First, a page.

The Blue Jay, one of the most easily identifiable song birds, living from the east coast to Nebraska and south. As a regular at backyard feeders, look for a flashy blue crest and a loud call, it's hard to mistake this bird for any other.
While these birds are quite common, there is still so much we don't know about them. Such as their migratory patterns, thousands of Blue Jays migrate in flocks along the Great Lakes & Atlantic coasts, yet some remain present throughout winter in all parts of their range. Some jays migrate south one year, stay north the next winter, then south again, where as others won't. No one has figured out why this happens.
Jays will also use their abilities as mimics to make the call of a hawk that will send the other birds at a feeder flying allowing the jay to feed in peace (for a few minutes).
When calm, blue jays will lower their crests, especially when with family, flock members, or tending to nestlings.
When we see Blue Jays, we see them as blue, however the actual pigment in the jay's feathers is melanin which is brown. We perceive the blue color due to the scattering light through modified cells on the surface of the feather barbs!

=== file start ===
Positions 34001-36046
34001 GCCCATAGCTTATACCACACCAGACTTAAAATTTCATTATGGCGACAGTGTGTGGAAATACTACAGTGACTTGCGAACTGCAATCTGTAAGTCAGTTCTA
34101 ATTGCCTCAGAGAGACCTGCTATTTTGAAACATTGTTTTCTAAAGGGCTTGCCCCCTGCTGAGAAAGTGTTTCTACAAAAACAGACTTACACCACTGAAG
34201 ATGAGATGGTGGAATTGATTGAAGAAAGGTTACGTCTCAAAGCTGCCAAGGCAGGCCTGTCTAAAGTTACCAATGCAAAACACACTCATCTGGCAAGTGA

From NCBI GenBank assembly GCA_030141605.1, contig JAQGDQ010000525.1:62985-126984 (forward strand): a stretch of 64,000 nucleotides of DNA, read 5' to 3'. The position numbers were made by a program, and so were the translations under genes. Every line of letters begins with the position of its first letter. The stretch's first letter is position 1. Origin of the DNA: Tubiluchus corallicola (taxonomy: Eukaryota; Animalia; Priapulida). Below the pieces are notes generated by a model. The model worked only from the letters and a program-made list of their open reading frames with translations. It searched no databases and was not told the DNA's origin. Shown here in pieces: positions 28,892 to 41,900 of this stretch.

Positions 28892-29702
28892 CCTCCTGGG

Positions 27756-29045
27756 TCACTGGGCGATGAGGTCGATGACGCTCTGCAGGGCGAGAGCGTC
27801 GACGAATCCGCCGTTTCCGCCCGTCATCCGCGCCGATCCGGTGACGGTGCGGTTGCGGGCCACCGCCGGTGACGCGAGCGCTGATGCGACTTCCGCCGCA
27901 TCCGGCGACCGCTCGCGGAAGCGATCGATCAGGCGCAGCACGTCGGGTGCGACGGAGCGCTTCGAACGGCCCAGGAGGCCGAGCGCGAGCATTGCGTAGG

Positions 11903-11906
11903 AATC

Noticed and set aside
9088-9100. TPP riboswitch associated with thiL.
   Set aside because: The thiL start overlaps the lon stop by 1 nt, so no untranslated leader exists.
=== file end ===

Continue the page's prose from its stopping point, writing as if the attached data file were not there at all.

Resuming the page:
Blue Jays make use of the black bridle across the face, nape, and throat to identify each other as this tends to vary extensively from bird to bird.
These birds have been credited to re-populating oak trees across the country after the last glacial period as acorns are a top food source for this bird.
In Native American myths, the blue jay is said to have had a beautiful voice, so beautiful it became overly proud of it. To punish the bird, the gods changed the song to the harsh croak that we know today.
The jay's strong family bond reminds us to take a look at our own family/community situation, are you paying enough attention , do you need to work on closer relationships?
The familiar talkativeness of the blue jay, combined with its blue feathers (the color associated with the throat chakra) may be urging you to take a closer look at your own communication skills. Are you speaking your truth or just making noise with no real purpose?
Follow higher ideals and nourish your spirituality.
Since 2015 we have been exploring and sharing all the amazing things we’ve found in nature.
Emily is an Ohio Certified Volunteer Naturalist who is most often found out in the woods.